Additional resources I thought was extremely useful during revision period:
CPPE - Centre for Pharmacy Postgraduate Education (might be a little bit too detailed at times)
Medicines, Ethics and Practice book - no excuse in not knowing the MEP inside out, there's bound to be questions on this
Over-The-Counter Medicines and Responding to Symptoms notes from university
I aimed to complete my notes on the BNF in April; I suggest you do the same too so you get time to go through it a few more times after. Just remember that you have the MEP and OTC bits to cover too, hence the time frame of things.
I used the Pharmacy Registration Assessment Questions 2 book by Nadia Bukhari for clinical questions and calculations practice.
If you feel like you struggle with pharmaceutical calculations a bit more, start in February with 5 questions every day. I had a copy of the Practical Pharmaceutical Calculations book by Michael Bonner which I thought was a good question bank to practice my calcs.
I sat for a mock exam by Buttercups. I can't personally say which mock exam is better but I think that it would be a good opportunity to practise calculations and clinical questions under exam conditions to test your time management skills. I thought that the Buttercups paper did seem tougher with lengthy calculation questions and more focus on clinical pharmacy.
Reminder: It doesn't mean that if you fail the mock, it's the end of the world. Don't feel too proud either if you've passed it. These mock exams are for you to identify gaps in your knowledge so you can do your best on the actual day. It serves as a good reminder on the resources that are available to deepen your understanding. The actual exam will be a test of your understanding of pharmacy instead of a 'copy and paste' of everything you've learnt.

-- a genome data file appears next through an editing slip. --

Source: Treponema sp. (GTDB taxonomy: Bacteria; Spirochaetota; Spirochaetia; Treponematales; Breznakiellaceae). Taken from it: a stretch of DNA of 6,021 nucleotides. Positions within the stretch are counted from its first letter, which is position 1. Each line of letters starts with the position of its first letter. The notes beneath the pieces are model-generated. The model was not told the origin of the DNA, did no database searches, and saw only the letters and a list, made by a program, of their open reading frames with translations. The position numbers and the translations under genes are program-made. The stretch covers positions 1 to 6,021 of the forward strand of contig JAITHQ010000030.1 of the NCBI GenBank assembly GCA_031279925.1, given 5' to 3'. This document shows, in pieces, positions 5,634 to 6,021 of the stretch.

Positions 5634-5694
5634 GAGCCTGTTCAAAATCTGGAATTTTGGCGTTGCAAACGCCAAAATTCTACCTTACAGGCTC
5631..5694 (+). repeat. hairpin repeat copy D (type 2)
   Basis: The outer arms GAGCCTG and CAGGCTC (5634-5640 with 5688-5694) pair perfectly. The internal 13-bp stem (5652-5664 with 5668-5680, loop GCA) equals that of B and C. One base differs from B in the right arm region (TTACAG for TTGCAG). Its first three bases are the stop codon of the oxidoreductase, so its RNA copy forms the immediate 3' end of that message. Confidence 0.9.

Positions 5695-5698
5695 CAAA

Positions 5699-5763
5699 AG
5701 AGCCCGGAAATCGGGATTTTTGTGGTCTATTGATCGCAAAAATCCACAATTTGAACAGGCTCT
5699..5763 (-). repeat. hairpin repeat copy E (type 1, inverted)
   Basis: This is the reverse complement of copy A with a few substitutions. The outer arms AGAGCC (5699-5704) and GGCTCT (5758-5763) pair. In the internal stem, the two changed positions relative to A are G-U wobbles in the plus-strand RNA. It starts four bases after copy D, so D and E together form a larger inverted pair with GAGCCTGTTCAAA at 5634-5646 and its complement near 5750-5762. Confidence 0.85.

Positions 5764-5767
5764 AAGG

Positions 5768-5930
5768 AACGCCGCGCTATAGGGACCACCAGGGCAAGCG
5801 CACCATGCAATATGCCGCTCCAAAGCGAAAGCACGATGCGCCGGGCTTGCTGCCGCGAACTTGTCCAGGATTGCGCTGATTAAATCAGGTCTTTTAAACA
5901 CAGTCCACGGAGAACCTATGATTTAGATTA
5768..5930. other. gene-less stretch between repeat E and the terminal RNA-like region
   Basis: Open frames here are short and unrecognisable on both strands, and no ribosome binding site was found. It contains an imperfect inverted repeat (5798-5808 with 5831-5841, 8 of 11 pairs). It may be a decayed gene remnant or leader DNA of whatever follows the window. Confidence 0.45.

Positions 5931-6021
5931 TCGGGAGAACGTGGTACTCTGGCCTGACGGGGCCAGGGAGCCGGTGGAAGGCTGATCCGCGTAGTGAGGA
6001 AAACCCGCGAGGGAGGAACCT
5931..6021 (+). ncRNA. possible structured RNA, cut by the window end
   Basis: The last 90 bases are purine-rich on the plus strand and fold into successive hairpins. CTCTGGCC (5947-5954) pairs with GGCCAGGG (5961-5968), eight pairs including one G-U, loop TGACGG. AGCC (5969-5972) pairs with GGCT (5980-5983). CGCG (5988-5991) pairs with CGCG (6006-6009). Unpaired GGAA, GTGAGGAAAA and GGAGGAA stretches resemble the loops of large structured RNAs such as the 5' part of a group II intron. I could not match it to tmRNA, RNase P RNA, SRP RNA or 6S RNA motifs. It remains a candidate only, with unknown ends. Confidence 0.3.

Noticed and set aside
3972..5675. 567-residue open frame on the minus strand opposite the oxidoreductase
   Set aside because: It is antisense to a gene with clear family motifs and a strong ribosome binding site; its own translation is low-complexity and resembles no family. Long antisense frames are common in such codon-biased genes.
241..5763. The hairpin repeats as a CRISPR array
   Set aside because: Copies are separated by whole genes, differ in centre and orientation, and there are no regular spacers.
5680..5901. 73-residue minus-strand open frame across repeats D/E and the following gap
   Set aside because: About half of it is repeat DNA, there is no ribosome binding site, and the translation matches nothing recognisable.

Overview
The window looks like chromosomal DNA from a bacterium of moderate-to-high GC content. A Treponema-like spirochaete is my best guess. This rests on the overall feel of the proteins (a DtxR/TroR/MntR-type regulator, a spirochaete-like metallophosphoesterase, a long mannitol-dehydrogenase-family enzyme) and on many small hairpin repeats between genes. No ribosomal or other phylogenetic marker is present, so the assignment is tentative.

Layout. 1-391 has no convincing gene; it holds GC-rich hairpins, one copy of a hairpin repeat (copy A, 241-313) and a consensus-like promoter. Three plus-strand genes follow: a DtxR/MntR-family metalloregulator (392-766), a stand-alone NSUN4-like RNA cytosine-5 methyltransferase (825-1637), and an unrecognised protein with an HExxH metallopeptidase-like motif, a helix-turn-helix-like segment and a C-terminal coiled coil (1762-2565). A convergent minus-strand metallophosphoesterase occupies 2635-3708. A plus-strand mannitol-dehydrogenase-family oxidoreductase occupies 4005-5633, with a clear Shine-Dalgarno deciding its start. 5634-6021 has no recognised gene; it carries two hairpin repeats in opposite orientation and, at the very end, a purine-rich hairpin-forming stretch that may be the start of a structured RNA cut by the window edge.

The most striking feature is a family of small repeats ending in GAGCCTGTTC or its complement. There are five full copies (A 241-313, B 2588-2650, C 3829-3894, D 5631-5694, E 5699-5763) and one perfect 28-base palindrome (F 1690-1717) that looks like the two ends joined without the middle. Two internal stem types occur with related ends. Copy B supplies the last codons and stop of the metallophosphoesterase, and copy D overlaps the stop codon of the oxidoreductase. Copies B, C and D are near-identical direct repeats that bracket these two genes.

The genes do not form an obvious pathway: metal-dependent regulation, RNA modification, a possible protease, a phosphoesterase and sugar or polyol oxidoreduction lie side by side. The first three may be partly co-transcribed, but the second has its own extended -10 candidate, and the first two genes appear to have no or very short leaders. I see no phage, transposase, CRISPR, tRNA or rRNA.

If you're still trying to decide which mock exam to choose from, I'd suggest to look at when they would be. I chose Buttercups instead of RPS' mock exam because it was in April and that would be the time I'd have roughly finish my first round of going through the BNF. See which timings of the mock exam would work best for you in terms of your progress in your revision. The mock exams would differ from one another in areas of focus but it would still be a good indication of where your gaps of knowledge would be.
In between these study sessions, I still found time during weekends to relax. For me, it was work hard during weekdays and relax during weekends up until April. Then revision started coming into my weekends too but there was still time for some self lovin'.
Have a good plan early on so you won't be stressing out too much towards the end. When you're stressed, you won't absorb as much information and it doesn't do your body any good either.
Phase 3: Exam Week
Sleep well, eat well.
By this time, you should already be ready to sit the papers. No more cramming in new info cause you would already know enough. You should have already done enough. Just keep going through what you've already done and consolidate what you already know. Trust me, all you wanna do by then is get the exam over with and look forward to the holiday you've planned for yourself next!
Hope this helps anyone who's preparing for the pre-reg exam! Good luck all xx